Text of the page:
I find this method has the psycholigical advantage of showing some early progress - it is certainly a good feeling to see a loan paid out and this helps to maintain the discipline and momentum.

    The only downside is that if they wish to buy property we are in a quandary as to whether to lower the consumer debt and increase serviceability or whether to save for a deposit and establish a savings history. Examination of their situation usually helps to decide on the right mix.

    I have had housing commission clients not be able to buy into their HC home at about $90K (val $120K) because they had consumer debt worth $80K+. This particular lady had a $50K car bought new which she really believed was a better investment. She was horrified when I asked her to ring the dealer to check it's value and she found it was worth about half of what she owed. Even though it made her think long and hard she couldn't sell the vehicle and pay out half the debt as she could not face crystalising her loss. I get the feeling her mindset will keep her where she is.
     
  4. luckyone

    luckyone Member

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    Steve, what do you mean pay the extra money off the CAPITAL, not as extra repayments? How do you do that?
     
  5. Tzaki

    Tzaki Well-Known Member

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    Lucky1,

    If you pay off an extra payment you are paying interest as well as capital(principal) so you pay it off the captial(principal) amount instead.

    e.g.

    extra $2000 to use for debt reduction, paymnet per month are $1800:

    1) pay 2 regular payments instead of one - depending on where you are in the repayments shedule your monthly payments could be reducing the principal amount of the loan by a very small propotion of the payment, say 5 or 10%. So maybe only $90 to $180 is actually reducing the principal debt amount (e.g. taking the debt from say $360,000 to $359,820) this reduces the time it takes to repay the debt by one month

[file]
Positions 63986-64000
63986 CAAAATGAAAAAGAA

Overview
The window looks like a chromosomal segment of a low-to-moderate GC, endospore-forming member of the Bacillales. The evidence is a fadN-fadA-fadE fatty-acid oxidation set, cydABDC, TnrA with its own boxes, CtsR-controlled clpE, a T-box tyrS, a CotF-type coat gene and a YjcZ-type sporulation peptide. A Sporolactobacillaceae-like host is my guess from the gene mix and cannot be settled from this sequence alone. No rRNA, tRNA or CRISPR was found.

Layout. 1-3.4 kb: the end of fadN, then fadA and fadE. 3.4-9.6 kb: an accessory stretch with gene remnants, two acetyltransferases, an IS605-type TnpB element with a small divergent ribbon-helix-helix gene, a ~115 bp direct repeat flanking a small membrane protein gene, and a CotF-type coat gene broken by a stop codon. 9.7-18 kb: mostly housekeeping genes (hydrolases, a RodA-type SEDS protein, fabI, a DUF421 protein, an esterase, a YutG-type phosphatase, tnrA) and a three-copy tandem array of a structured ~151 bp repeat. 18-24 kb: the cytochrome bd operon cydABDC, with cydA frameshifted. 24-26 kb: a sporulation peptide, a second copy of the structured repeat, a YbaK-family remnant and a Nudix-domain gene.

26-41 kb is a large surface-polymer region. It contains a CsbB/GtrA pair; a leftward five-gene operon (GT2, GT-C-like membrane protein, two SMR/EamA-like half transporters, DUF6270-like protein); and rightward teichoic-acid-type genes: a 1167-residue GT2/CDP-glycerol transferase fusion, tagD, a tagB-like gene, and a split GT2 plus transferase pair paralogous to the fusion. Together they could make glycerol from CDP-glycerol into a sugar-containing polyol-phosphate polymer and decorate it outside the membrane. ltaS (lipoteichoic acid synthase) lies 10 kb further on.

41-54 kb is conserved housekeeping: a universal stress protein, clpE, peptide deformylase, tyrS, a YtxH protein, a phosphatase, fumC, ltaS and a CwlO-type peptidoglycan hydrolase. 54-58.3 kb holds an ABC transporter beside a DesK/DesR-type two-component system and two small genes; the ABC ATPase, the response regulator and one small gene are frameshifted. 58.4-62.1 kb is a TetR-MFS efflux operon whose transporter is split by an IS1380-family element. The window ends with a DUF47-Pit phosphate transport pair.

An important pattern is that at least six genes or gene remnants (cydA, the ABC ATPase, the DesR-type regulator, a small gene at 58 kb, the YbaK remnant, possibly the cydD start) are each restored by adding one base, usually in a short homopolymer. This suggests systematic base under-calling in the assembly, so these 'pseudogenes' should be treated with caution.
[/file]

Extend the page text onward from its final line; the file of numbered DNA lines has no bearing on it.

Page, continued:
2) pay the amount off the principal debt takng the debt from $360,000 to $358,000 and reducing the ongoing interest as well. This reduces the time to repay the debt by 2000/180 months - nearly a year.

    How do you do it?? Well when you make the extra payment you tell the bank staff "Oh Hey, take this off the principal please!" and they do, neat eh?? :D

    You may need to check with your bank in reguards to any fees for early payouts/ extra payments etc.. some do hav fees. :mad:
     
  6. Glebe

    Glebe Well-Known Member

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    My gosh, poor woman. I feel bad for her. I would ordinarily think she's an idiot for buying a $50k car, but I assume she is very misinformed and uneducated.
     
  7. Simon

    Simon Well-Known Member

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    I felt bad for her too and spent far too long trying to show her a path out of her situation. Learnt some lessons myself there.

    In actual fact she was quite happy in her situation. She knew all about the HC and social security and was as much an expert on her entitlements as I was on a mortgage :)

    Cheers,